1.1.3 Units are given in both SI and non-SI units as is industry standard. In some cases, mathematical equivalents are given in parentheses.
1.2 This standard only discusses SNF drying and does not purport to address all of the handling and safety concerns, if any, associated with the drying process(es). It is the responsibility of the user of this standard to establish appropriate safety and health practices and to meet regulatory requirements prior to and during use of the standard.
2. Referenced Documents (purchase separately) The documents listed below are referenced within the subject standard but are not provided as part of the standard.
Government DocumentsTitle 10 on Energy, Code of Federal Regulations, P U.S. Code of Federal Regulations, Disposal of High Level radioactive Wastes in Geologic Repositories Title 10 on Energy, Code of Federal Regulations, P U.S. Code of Federal Regulations, Disposal of High-Level Radioactive Wastes in Geologic Repository at Yucca Mountain, Nevada Title 10 on Energy, Code of Federal Regulations, P U.S. Code of Federal Regulations, Licensing Requirements for the Independent Storage of Spent Nuclear Fuel and High-Level Radioactive Waste Title 10 on Energy, Code of Federal Regulations, P U.S. Code of Federal Regulations, Standard Contract for Disposal of Spent Nuclear Fuel and/or High-Level Radioactive Waste SFST-IST-1, Damaged Fuel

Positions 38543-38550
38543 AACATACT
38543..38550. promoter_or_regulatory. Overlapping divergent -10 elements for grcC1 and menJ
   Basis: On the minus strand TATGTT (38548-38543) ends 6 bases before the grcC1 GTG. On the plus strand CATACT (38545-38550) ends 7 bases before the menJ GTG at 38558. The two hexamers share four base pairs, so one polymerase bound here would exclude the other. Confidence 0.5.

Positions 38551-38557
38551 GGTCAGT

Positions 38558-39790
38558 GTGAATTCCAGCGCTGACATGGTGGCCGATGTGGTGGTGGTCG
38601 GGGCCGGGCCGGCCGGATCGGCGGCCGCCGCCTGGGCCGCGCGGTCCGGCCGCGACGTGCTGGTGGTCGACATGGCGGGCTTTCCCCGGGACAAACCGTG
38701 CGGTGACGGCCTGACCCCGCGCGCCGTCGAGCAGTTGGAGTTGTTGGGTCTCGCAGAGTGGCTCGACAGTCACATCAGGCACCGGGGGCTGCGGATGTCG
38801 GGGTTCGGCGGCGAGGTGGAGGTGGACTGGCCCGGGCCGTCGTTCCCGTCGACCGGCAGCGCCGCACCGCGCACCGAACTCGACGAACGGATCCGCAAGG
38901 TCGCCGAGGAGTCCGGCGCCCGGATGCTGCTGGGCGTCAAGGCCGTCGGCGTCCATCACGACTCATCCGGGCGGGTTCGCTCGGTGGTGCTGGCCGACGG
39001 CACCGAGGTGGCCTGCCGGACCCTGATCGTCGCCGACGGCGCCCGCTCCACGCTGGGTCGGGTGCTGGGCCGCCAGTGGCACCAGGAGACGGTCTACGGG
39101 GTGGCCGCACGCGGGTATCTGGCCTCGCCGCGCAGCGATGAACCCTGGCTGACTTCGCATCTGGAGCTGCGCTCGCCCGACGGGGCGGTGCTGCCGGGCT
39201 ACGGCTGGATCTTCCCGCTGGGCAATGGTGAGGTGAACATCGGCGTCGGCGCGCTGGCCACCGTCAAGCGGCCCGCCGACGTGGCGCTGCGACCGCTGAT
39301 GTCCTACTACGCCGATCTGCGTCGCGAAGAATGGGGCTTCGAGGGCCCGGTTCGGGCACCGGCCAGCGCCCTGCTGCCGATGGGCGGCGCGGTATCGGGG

ANSI/ANS StandardsANSI/ANS-57.9 American National Standard Design Criteria for Independent Spent Fuel Storage Installation (Dry Type) ANSI/ANS 8.1-1998 Nuclear Criticality Safety in Operations with Fissionable Materials Outside Reactors ANSI/ANS-8.7-1998 Nuclear Criticality Safety in the Storage of Fissile Materials
C859 Terminology Relating to Nuclear Materials
C1174 Practice for Prediction of the Long-Term Behavior of Materials, Including Waste Forms, Used in Engineered Barrier Systems (EBS) for Geological Disposal of High-Level Radioactive Waste
C1562 Guide for Evaluation of Materials Used in Extended Service of Interim Spent Nuclear Fuel Dry Storage Systems
ICS Number Code 27.120.30 (Fissile materials and nuclear fuel technology)
UNSPSC Code 15131500(Nuclear fuel)
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ASTM C1553-16, Standard Guide for Drying Behavior of Spent Nuclear Fuel, ASTM International, West Conshohocken, PA, 2016, www.astm.orgBack to Top